Tuesday, December 07, 2004


When I was in high school and in college, I met a lot of bright and talented people. There was just one thing crippling them: they were perfectionists. Now I'm not saying striving to be a better person is wrong. It's good. Perfection is actually something we should aim for, although in most cases, it's not always obtained. But I'm talking about a different kind of perfectionist. These aren't people who are striving to be the best that they can be. Rather, they're only aiming for the illusion of it.

The first kind of faux perfectionists were the ones I met in high school. Most of them comprised the elite of the class, the "advanced students". Whether it's through sheer genius or hard work, they got the highest grades in class. They won awards every quarter, gaining prestige and the respect of their teachers and parents. And perhaps the problem was the fact that they became addicted to it. Anything less than an A, for example, would be a crime. They all have their own justifications, whether it's because their parents don't want anything less than a perfect grade, or because they want a good record, or simply for the sake of retaining their status. And they maintain this "perfection" through means like cheating. Now we've all heard of the student who resorts to cheating in order to pass his or her subjects. Some of my former classmates cheat in order to get a 100, not a passing grade. Second honors wouldn't do; it must be first honor! Or I have these classmates who refuse to explore for themselves and ponder the solutions independently: when it comes to studying required readings, their first action is to consult their Barron's guide or Cliff Notes, rather than the text itself (now I don't have any qualms with people using guides to help them understand their readings, but at least make the effort first to understand it yourself; guides for me are the last resort, not the first one... don't underestimate your intelligence so actually use it).

While there were still cheaters when I started studying in college, there was significantly less of them. But since college is different from high school in the fact that you could choose your classes or teachers, it introduced me to a different set of so-called perfectionists. When I'm asked which teacher to take in a particular class, I often ask them "do you want to learn or do you want to get a high grade?" It's usually the perfectionists who opt for the latter. I mean personally I prefer the former. Sure, I might not get a high grade (but hopefully a passing grade) and I might even fail the subject (and this has happened to me, although admittedly, I didn't know what I was getting into initially), but I'll learn. These kinds of teachers are those who usually have a high standard of teaching, or they teach in unconventional ways that the typical student who merely takes down notes and reads the readings won't get an A (they might get a B but not an A). When you choose the latter, sure, you might get a high grade on paper, but more often than not, the quality of the teaching isn't as good as you would have gotten if you opted for the more difficult teacher (that's not to say that these teachers aren't capable of teaching; they are, but it's just that they're usually less comprehensive, demand less, or simply teach in a conventional manner that you'll miss out on some material that's more sophisticated). It's like choosing the unknown or something which you already know the result. Sure, the latter is the easiest, since you know exactly what you're getting into. No surprises there. But personal growth can only be found in the former, since you simply don't know what's going to be required of you. And you can take greater pride in the fact that you excelled in something that you were initially unfamiliar with.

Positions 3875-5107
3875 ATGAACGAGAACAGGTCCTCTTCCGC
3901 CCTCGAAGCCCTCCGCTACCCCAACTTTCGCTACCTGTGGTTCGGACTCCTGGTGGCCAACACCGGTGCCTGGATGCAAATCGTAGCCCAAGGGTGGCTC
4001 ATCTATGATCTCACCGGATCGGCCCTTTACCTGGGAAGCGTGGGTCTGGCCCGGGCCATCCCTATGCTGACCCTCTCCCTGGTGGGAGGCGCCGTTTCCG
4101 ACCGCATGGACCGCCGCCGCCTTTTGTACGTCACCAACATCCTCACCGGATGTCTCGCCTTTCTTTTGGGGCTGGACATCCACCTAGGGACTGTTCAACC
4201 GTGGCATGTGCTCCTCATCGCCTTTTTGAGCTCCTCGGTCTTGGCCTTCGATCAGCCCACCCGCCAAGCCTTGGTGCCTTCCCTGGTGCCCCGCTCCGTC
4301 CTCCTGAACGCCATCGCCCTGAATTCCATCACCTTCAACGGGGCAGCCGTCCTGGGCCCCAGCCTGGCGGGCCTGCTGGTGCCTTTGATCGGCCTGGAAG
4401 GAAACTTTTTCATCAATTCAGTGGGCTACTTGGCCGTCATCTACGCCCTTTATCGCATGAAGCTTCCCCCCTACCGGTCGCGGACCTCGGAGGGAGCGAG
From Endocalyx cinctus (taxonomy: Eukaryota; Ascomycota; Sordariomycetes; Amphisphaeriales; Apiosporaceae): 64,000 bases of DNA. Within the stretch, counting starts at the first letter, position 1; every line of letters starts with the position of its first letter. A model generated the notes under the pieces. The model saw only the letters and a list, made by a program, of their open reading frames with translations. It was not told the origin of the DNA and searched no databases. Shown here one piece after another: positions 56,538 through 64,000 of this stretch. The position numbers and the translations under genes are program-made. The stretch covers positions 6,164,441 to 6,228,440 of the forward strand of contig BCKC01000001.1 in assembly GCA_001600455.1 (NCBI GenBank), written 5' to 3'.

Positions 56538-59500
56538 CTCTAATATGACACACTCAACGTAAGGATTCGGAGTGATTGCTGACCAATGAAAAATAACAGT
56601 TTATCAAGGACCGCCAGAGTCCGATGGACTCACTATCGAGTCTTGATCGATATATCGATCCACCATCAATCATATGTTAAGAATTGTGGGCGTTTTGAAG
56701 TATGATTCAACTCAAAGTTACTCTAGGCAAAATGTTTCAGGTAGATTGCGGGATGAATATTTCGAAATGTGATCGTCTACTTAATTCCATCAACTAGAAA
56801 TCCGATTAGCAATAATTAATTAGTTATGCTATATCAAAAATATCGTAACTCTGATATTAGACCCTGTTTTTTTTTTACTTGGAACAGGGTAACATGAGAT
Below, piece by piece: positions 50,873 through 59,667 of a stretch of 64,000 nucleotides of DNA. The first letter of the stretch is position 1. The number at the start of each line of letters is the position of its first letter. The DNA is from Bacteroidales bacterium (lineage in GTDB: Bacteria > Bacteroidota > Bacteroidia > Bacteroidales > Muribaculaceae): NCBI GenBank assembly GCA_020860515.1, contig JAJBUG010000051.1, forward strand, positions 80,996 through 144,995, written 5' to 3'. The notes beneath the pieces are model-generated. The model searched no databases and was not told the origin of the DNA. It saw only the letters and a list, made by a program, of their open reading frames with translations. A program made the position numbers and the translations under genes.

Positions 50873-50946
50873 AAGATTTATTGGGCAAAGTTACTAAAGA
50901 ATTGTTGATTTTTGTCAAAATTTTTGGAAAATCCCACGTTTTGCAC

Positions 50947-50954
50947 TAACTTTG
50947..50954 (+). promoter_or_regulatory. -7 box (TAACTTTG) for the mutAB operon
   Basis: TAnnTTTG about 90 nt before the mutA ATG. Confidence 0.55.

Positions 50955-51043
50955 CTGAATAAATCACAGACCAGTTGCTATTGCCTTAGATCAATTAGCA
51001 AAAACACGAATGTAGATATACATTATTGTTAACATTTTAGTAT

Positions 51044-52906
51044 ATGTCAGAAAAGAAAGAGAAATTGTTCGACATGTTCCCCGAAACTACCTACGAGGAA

To me, the real perfectionists are those who are willing to risk everything and explore the unknown. Will they fail? Perhaps at the start. But the mark of the real perfectionist is that they stand up when they fall down and keep on trying. And trying. And trying. Until they finally get it right. And getting it right is not enough. It must be excellent. And so they try and try again.

I think the problem with society today is that we're too afraid of failing. For me, failure is only a true failure if you didn't learn anything from it. Some of the best lessons I've learned come from my mistakes. I mean if you excel at something, you tend to ignore or underestimate it the next time it comes around. But if you fail at something, the next time you encounter it, you become wary and alert. And so you avoid disaster by heeding your previous experiences. Trial and error, while perhaps is not the best way to learn things (since you often end up injured), has always been the most effective method (since it becomes ingrained in us). And perhaps the most important thing about failing is getting back up. And that's what true perfectionists do. They're not afraid of failing. Rather, failing has no hold over them. They might end up not succeeding but that doesn't stop them. They get back up until they get it right.

We should recognize that failure is not a bad trait. Just because a person didn't succeed doesn't mean he or she is less of a person. It's a radical paradigm from today's modern world where results and perfection are popular. Our parents ask it from us, our peers, our coworkers. For me what's important is that you get back up and learn something from the experience. I may not be the most talented person around, or even the most hard-working. But I know that as long as I have an open minded and an optimistic attitude, I can get back up from whatever failings that I have and become a better person. And that is a better guage of who I am than any report card can give.


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